(KNSI) — After nearly an hour of debate, the St. Cloud City Council Monday night hammered out an ordinance approving where hemp-derived THC products could and could not be sold.
The council voted unanimously to allow the sale of THC edibles in commercial areas regardless of the distance between other retail locations, schools and houses of worship. The only commercial district off-limits is C1 which is classified as a business office park.
The planning commission had recommended that stores selling the product be at least a quarter mile from each other and at least a block from schools or houses of worship.
During a public hearing, business owners asked for the distance restriction to be lifted. They felt the ordnance would make many areas off-limits to THC and CBD sales and put sellers at the mercy of their landlords.
Councilwoman Carol Lewis felt the distance restriction was too cumbersome for business owners and proposed dropping the distance restrictions saying, “I don’t want to overcomplicate this because this is a legal product. And if you are a business person who is trying to sell this, you don’t need to be out measuring all time as to whether or not you’re in compliance.”
Councilman Mike Conway also had some issues with the original recommendations. “I think this is a little too egregious. The whole downtown is excluded from anything and I didn’t realize it until the business owner brought it up. If they don’t own the property, we are screwing them because now their landlord can raise the rent knowing they can’t go anywhere else.”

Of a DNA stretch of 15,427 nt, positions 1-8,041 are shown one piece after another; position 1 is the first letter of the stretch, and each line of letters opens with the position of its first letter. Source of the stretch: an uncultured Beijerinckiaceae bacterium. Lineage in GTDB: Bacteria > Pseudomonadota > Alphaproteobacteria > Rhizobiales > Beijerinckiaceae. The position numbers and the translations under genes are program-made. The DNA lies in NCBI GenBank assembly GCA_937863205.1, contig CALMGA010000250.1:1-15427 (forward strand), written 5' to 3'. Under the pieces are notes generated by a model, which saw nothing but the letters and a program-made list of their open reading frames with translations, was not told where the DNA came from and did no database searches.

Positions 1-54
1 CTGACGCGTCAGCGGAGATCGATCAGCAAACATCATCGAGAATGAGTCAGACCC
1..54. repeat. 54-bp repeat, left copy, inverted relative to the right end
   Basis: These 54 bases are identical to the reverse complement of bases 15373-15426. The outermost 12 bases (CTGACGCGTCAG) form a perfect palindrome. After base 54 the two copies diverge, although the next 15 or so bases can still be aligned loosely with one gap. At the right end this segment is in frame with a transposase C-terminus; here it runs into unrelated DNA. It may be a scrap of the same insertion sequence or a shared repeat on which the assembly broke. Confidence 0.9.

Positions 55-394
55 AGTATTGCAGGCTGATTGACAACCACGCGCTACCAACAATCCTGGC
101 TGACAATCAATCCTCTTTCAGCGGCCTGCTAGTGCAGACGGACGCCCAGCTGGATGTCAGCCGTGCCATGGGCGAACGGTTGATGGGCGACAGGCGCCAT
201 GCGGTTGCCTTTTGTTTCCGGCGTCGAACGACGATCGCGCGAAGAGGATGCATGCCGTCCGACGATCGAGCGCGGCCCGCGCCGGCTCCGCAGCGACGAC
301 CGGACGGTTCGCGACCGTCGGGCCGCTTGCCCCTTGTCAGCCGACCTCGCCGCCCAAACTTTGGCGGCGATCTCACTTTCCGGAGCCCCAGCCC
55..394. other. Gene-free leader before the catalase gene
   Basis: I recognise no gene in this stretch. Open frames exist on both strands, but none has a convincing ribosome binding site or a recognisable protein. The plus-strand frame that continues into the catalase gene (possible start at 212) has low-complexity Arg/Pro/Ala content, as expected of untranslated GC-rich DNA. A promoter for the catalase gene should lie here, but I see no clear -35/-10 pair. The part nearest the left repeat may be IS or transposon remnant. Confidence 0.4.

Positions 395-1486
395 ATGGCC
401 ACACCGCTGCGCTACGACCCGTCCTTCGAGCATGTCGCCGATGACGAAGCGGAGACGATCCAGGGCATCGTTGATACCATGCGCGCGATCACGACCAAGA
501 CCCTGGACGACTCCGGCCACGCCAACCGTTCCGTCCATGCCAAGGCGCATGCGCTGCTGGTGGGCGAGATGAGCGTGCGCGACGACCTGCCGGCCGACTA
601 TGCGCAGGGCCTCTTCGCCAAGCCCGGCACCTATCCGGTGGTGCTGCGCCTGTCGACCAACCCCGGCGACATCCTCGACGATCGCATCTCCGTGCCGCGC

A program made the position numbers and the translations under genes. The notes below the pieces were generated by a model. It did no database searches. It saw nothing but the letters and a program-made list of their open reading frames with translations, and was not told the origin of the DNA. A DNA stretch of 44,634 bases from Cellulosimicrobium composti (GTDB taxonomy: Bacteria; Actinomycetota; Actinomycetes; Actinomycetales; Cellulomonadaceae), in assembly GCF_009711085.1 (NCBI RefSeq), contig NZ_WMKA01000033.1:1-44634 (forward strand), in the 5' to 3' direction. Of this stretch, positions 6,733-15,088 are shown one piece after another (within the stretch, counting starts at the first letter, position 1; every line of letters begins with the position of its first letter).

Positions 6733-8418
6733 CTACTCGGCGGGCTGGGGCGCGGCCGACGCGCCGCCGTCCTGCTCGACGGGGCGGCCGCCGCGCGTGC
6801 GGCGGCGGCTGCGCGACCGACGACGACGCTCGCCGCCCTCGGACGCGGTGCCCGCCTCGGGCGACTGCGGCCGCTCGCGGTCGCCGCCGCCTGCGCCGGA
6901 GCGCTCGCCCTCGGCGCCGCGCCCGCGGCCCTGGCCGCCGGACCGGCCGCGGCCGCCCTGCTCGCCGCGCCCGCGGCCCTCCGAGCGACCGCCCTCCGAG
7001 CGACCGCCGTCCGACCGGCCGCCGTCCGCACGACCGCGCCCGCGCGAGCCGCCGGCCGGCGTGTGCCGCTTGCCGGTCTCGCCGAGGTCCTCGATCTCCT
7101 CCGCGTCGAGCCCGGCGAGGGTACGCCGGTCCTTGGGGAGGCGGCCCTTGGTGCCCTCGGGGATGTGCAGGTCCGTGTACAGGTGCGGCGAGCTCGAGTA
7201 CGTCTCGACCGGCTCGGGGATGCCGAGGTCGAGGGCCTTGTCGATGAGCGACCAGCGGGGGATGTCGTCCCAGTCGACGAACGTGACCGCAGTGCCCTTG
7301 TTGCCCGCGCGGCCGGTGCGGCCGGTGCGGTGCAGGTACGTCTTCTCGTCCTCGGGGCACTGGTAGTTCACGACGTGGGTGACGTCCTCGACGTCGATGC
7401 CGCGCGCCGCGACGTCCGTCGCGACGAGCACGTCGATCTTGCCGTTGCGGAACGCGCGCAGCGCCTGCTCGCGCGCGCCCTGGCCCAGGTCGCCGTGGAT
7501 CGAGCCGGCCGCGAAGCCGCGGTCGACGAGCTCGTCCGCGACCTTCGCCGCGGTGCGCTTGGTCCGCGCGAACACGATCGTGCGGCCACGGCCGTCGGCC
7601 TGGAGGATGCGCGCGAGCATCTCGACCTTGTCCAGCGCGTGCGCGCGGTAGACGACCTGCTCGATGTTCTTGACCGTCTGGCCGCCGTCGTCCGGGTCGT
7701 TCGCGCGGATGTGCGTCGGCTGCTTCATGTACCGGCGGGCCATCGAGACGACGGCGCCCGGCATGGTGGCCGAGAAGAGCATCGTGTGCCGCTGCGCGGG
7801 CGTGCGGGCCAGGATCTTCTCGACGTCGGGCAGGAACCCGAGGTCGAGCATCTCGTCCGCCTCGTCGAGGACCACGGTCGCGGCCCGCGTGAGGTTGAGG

Conway said the city would be putting businesses at a competitive advantage or disadvantage depending on where they are. He felt the regulations passed earlier this year were enough. “We’ve got the rules and regulations in for licensing now. They can’t sell to under age [kids]. So, whether it’s a liquor store right next to one of the high schools, or anything else, they still aren’t allowed to sell the students. So I think this is overkill.”
The new ordinance goes into effect in 30 days.
Hemp-derived THC products became legal in Minnesota in July. While gummies and other edibles containing THC became legal, regulation was left to individual cities.
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